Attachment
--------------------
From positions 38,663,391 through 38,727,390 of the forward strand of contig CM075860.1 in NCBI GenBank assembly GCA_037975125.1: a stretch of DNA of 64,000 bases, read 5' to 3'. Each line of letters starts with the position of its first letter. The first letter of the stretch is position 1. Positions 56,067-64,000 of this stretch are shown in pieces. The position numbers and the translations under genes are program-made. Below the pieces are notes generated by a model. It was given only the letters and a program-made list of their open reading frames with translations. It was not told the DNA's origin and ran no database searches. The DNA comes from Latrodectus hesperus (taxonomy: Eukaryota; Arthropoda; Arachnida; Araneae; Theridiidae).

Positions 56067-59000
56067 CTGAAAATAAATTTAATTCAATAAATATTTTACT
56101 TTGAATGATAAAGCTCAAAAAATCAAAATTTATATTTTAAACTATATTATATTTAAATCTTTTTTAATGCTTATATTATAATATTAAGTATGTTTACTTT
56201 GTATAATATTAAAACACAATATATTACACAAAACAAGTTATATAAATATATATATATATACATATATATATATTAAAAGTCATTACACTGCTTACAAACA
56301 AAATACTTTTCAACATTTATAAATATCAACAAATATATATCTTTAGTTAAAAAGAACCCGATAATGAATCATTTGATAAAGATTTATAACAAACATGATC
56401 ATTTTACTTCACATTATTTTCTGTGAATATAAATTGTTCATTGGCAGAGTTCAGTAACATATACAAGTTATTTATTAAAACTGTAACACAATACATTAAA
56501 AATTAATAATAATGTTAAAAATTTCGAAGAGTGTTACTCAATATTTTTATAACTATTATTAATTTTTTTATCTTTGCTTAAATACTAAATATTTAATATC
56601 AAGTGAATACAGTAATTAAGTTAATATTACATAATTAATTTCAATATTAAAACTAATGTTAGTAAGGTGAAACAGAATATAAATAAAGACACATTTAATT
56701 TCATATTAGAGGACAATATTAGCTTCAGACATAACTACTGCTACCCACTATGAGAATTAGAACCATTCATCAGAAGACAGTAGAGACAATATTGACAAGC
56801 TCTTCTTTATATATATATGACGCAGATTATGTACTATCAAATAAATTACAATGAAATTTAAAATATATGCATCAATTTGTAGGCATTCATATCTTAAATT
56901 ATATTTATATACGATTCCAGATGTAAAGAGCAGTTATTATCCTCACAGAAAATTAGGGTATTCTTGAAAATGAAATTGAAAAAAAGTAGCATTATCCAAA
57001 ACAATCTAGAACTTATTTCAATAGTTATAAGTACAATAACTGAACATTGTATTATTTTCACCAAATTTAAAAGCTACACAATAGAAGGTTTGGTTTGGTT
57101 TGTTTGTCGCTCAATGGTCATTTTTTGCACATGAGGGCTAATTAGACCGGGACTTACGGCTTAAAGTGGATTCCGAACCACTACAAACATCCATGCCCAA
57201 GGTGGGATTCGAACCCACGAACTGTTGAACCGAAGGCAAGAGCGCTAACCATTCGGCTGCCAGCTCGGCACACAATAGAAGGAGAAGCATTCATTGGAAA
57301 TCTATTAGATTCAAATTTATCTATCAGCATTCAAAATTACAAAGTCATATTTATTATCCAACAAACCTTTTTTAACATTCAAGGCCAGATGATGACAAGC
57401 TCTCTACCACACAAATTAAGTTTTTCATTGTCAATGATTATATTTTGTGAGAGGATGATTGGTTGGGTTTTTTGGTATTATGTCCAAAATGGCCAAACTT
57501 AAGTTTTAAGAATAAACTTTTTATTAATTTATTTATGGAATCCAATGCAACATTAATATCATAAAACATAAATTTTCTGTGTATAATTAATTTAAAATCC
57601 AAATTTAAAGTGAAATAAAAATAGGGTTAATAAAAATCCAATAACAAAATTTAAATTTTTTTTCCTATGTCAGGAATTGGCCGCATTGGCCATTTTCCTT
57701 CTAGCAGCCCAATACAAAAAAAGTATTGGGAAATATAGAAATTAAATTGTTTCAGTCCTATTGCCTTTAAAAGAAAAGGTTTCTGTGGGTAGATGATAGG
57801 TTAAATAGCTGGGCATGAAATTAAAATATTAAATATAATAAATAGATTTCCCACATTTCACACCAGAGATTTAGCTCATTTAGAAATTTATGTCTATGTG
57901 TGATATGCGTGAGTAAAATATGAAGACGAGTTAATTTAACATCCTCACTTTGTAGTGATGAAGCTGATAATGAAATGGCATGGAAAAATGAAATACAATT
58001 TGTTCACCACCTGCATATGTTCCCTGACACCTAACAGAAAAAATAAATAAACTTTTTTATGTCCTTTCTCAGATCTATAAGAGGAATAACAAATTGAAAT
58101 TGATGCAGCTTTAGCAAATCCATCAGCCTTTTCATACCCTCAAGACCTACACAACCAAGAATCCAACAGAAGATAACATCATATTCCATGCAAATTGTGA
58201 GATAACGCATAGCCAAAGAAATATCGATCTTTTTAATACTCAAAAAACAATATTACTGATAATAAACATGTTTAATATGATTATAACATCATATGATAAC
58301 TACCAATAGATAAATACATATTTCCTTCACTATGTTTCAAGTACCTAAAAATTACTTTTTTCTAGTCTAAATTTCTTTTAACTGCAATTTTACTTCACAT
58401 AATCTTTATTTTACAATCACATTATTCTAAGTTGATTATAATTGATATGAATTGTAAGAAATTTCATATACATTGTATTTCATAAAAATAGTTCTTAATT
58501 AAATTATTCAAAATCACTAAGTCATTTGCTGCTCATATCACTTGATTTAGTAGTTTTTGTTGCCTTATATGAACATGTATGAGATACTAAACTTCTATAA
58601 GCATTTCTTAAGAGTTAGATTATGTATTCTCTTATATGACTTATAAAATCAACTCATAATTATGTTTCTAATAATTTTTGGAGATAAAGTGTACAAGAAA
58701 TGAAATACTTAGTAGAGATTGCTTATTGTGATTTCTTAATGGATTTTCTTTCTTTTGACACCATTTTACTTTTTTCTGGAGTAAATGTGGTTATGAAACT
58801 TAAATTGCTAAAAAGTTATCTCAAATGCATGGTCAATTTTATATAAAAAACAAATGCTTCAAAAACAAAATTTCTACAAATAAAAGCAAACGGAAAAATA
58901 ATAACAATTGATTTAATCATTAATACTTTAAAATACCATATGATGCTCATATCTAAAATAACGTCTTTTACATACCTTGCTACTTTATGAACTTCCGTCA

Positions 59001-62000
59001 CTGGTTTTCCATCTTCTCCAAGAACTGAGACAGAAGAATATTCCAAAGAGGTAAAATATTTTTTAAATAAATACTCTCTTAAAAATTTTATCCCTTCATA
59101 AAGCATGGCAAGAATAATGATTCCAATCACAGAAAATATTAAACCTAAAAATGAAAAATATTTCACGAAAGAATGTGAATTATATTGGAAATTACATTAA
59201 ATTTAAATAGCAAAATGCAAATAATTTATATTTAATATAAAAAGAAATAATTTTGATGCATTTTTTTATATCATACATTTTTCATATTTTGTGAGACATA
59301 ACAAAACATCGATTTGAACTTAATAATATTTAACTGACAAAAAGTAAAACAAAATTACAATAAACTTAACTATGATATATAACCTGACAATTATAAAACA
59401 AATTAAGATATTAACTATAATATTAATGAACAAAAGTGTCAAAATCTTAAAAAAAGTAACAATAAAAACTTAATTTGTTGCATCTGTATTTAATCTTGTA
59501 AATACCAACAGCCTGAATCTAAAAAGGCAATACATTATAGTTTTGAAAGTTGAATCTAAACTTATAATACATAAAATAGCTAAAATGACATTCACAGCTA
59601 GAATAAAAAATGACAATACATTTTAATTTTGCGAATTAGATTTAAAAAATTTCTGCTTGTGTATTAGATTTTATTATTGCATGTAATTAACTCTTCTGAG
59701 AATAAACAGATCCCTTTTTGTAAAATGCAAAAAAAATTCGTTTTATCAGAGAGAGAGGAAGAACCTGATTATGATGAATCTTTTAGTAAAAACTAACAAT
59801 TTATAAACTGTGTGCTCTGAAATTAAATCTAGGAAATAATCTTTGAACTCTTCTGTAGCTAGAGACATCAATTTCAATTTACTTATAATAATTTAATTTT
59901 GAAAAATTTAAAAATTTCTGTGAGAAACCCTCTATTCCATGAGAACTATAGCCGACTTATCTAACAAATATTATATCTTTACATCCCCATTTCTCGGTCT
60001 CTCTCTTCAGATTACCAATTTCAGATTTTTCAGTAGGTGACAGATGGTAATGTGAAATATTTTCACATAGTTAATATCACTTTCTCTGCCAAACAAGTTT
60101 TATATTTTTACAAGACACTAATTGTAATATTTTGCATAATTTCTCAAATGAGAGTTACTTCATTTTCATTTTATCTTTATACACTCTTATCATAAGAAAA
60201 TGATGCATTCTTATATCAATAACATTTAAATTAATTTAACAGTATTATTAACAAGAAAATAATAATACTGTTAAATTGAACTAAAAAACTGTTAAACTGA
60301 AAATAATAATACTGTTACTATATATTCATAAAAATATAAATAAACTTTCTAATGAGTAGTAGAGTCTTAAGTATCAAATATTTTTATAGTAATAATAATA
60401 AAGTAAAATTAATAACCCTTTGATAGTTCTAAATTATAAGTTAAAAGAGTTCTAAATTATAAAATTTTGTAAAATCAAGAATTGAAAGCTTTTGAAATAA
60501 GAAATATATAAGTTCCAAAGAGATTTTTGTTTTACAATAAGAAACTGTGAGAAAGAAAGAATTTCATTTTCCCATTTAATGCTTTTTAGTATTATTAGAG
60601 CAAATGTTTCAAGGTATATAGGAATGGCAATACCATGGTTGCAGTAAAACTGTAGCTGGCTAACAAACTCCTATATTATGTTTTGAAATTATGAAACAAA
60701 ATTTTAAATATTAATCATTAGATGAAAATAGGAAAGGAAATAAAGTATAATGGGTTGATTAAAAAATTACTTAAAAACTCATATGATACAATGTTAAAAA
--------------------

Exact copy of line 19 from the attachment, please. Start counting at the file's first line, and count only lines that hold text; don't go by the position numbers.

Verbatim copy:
57601 AAATTTAAAGTGAAATAAAAATAGGGTTAATAAAAATCCAATAACAAAATTTAAATTTTTTTTCCTATGTCAGGAATTGGCCGCATTGGCCATTTTCCTT